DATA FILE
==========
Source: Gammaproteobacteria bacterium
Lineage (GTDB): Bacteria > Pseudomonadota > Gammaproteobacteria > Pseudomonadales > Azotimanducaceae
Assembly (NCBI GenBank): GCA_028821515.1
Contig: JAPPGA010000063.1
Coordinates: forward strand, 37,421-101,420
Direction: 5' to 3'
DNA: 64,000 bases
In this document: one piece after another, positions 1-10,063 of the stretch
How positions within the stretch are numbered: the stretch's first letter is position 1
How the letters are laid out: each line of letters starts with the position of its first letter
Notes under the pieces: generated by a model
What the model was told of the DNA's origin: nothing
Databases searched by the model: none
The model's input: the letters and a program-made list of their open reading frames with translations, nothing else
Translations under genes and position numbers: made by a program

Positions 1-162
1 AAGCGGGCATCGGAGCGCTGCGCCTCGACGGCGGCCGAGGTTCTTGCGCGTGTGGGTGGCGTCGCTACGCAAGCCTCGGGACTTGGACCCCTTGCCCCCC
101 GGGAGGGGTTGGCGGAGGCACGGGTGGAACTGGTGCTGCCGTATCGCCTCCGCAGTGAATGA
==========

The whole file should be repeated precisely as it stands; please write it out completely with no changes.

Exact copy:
Source: Gammaproteobacteria bacterium
Lineage (GTDB): Bacteria > Pseudomonadota > Gammaproteobacteria > Pseudomonadales > Azotimanducaceae
Assembly (NCBI GenBank): GCA_028821515.1
Contig: JAPPGA010000063.1
Coordinates: forward strand, 37,421-101,420
Direction: 5' to 3'
DNA: 64,000 bases
In this document: one piece after another, positions 1-10,063 of the stretch
How positions within the stretch are numbered: the stretch's first letter is position 1
How the letters are laid out: each line of letters starts with the position of its first letter
Notes under the pieces: generated by a model
What the model was told of the DNA's origin: nothing
Databases searched by the model: none
The model's input: the letters and a program-made list of their open reading frames with translations, nothing else
Translations under genes and position numbers: made by a program

Positions 1-162
1 AAGCGGGCATCGGAGCGCTGCGCCTCGACGGCGGCCGAGGTTCTTGCGCGTGTGGGTGGCGTCGCTACGCAAGCCTCGGGACTTGGACCCCTTGCCCCCC
101 GGGAGGGGTTGGCGGAGGCACGGGTGGAACTGGTGCTGCCGTATCGCCTCCGCAGTGAATGA